Human Resource Management Practices
HRM contribute to the attainment of an organizations competitive advantage through the strategic implementation of a highly committed and competent workforce using an integrated range of cultural, structural, and personnel techniques (Storey, 1995). Effective HRM leads to an organization success by developing employees that contributes to the delivery of products and services bring customer satisfaction, business results, and shareholder value (Stone, 1998).
The main purpose of HRM is to improve the productive contribution of people wherein the employees are being heard by the management and helping the employees to find new resources that enable them to successfully perform their jobs (Ulrich, 1997). The role played by human resource functions is best explained by determining the key objectives that they seek to align strategies, develop effective policies, systems and activities which are significant to the firm’s overall success (Torrington, Hall & Taylor, 2002; Storey, 1995). HRM functions are critical in running an effective organization.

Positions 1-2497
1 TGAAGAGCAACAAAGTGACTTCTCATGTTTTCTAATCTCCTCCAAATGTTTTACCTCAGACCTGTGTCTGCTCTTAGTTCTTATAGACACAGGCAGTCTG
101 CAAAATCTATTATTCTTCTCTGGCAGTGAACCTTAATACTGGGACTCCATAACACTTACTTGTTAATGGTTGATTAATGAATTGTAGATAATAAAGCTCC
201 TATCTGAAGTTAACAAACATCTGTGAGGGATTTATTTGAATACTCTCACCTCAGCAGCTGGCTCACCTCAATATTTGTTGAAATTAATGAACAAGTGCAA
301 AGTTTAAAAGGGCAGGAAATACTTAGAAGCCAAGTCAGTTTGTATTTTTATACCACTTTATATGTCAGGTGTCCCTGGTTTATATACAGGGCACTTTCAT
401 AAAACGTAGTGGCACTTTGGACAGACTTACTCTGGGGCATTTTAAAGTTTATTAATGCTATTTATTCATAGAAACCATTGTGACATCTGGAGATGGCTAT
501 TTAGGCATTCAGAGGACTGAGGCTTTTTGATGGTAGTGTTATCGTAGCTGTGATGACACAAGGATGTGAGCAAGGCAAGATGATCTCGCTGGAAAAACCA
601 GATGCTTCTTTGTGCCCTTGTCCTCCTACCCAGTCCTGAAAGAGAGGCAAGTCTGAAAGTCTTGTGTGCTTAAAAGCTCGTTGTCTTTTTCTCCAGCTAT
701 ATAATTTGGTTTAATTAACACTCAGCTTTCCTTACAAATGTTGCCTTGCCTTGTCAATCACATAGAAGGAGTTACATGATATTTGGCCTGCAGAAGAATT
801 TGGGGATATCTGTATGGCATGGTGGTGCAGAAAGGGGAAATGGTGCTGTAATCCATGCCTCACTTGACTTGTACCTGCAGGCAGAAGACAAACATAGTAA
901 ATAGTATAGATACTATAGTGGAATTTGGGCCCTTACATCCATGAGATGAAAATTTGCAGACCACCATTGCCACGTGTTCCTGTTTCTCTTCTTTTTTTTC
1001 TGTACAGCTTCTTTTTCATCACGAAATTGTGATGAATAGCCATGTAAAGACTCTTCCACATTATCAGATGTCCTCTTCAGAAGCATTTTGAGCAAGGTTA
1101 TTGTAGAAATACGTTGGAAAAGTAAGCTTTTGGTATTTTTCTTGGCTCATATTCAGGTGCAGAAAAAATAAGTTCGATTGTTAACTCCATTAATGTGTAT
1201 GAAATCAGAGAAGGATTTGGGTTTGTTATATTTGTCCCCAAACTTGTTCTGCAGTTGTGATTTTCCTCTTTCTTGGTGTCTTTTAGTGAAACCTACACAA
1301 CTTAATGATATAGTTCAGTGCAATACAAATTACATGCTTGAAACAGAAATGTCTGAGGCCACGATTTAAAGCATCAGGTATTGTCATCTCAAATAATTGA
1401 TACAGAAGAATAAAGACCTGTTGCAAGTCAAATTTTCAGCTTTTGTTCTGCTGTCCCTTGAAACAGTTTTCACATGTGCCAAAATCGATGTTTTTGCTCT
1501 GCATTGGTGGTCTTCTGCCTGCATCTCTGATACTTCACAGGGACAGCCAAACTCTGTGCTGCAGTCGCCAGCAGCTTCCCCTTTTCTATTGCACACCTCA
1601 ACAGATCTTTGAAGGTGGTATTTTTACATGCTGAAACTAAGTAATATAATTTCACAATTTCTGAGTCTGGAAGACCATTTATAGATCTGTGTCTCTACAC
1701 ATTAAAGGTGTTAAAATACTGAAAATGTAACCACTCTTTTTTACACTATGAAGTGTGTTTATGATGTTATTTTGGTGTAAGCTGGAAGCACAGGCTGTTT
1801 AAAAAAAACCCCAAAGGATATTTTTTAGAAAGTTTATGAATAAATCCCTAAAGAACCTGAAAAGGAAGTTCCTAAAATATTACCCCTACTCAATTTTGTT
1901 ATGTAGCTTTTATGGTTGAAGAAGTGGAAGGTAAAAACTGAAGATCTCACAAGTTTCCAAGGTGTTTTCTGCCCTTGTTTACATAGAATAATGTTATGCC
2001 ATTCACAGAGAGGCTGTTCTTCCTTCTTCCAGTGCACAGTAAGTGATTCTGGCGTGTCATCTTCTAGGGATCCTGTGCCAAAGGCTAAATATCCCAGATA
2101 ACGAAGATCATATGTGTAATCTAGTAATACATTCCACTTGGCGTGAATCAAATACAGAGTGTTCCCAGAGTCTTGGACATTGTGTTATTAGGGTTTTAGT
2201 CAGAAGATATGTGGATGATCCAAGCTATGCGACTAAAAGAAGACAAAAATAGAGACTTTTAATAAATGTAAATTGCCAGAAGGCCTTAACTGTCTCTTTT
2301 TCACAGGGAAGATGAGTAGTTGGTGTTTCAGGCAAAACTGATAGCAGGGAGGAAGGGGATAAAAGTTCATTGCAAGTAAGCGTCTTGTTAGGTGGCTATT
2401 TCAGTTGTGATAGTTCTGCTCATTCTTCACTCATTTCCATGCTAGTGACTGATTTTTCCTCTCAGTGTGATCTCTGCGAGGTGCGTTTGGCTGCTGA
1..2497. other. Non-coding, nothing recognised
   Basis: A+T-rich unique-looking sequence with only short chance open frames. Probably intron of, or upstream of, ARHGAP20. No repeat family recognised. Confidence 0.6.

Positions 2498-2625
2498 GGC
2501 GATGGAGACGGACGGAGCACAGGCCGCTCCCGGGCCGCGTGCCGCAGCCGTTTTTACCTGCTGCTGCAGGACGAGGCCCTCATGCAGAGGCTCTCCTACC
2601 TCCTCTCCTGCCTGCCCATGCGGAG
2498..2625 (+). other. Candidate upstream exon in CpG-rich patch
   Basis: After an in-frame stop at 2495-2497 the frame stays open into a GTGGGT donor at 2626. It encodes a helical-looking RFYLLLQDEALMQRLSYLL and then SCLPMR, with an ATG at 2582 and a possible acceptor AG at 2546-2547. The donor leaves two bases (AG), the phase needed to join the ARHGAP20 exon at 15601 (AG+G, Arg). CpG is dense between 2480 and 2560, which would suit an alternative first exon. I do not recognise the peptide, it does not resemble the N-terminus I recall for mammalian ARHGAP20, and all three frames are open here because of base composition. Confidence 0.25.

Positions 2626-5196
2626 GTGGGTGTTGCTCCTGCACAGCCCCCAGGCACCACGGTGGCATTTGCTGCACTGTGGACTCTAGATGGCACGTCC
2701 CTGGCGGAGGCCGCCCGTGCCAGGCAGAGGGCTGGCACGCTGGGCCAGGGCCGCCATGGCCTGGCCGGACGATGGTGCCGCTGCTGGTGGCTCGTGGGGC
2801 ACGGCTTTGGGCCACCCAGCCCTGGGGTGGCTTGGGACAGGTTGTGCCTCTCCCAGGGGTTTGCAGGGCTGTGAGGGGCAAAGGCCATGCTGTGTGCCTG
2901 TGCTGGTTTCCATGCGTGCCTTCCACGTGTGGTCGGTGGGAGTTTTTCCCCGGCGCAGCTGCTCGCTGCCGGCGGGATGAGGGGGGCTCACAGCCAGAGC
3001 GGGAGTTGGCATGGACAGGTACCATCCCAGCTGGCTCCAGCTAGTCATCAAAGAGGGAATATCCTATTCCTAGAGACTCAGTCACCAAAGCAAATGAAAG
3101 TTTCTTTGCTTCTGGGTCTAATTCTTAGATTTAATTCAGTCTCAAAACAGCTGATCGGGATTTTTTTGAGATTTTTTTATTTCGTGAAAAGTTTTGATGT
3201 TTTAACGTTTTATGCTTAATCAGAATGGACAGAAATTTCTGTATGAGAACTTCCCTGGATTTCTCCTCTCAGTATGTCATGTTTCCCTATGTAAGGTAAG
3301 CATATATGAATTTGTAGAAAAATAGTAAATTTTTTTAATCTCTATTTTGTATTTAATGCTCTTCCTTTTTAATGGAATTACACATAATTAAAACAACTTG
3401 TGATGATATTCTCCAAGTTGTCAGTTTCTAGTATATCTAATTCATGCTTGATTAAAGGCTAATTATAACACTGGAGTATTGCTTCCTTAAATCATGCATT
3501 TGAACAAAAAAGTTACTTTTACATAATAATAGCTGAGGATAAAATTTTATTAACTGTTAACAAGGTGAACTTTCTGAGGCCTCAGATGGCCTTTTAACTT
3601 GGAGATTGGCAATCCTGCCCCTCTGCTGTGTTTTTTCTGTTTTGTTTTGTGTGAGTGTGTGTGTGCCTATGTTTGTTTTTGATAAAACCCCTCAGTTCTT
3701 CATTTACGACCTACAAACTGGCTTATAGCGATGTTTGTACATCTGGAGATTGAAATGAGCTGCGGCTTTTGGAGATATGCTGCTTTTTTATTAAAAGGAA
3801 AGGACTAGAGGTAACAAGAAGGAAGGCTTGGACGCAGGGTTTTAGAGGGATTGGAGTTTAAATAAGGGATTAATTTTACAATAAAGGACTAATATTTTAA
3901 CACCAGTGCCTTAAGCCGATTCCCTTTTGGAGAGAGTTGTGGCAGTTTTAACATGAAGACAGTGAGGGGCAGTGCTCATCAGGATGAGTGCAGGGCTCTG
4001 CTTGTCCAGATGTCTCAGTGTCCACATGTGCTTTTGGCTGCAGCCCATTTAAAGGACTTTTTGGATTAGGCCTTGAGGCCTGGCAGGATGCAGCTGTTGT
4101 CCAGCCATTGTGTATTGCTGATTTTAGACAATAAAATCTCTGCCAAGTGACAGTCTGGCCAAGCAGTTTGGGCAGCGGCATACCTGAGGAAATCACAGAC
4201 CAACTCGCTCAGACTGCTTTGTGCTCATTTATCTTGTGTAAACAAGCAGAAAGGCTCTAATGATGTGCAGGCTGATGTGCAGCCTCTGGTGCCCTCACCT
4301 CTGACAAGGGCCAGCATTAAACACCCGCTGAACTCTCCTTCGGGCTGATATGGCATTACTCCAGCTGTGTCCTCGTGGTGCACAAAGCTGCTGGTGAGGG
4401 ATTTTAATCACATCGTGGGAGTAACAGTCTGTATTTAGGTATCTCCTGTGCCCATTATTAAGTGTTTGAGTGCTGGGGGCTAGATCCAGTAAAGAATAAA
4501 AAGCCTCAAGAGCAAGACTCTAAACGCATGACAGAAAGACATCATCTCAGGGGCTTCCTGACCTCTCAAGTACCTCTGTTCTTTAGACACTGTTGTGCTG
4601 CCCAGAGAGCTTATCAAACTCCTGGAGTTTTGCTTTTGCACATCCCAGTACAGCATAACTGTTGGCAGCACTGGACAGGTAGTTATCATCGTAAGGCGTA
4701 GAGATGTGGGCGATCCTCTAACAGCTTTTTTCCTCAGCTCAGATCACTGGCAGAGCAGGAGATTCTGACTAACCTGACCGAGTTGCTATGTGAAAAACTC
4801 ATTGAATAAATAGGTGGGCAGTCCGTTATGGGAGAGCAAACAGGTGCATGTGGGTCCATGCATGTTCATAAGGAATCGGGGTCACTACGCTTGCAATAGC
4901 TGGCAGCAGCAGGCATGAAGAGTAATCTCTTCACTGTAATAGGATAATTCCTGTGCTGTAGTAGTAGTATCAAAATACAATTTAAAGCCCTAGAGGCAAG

Organizations need to have a competitive HRM functions in order to maintain a competent workforce and attain business objectives (Newman & Hodgetts, 1998). HRM function includes planning, training and development, career development, performance appraisal, and employee relations. These functions help organizations to facilitate strategies that allow them to achieve efficiency
Human Resource Planning. This function deals with the demand and supply of labor. It involves the acquisition, development, and turnover of employees. However, the practice of HRM planning has not received the same level of interest from line managers as planning for material, equipment, and financial resources for the reason that managers tries to attain different business objectives/expertise (Dessler, 2000). The purpose of HRM planning is to ensure that a fixed number of employees with the appropriate skills are available for future vacancies (Gupta & Singhal, 1993).
HRM planning process has four stages involving analyzing, forecasting, planning, and implementing (Noe, 2005). Analyzing deals with environmental factors, organization direction, and internal and external workforce. Forecasting focuses on demand and supply of workforce. Implementing deals with different changes in an organization. These are strategic, process, operational change, and evaluation and feedback. HRM planning should systematically recognize what must be done to assure the availability of the human resources needed by an organization to attain its strategic business objectives.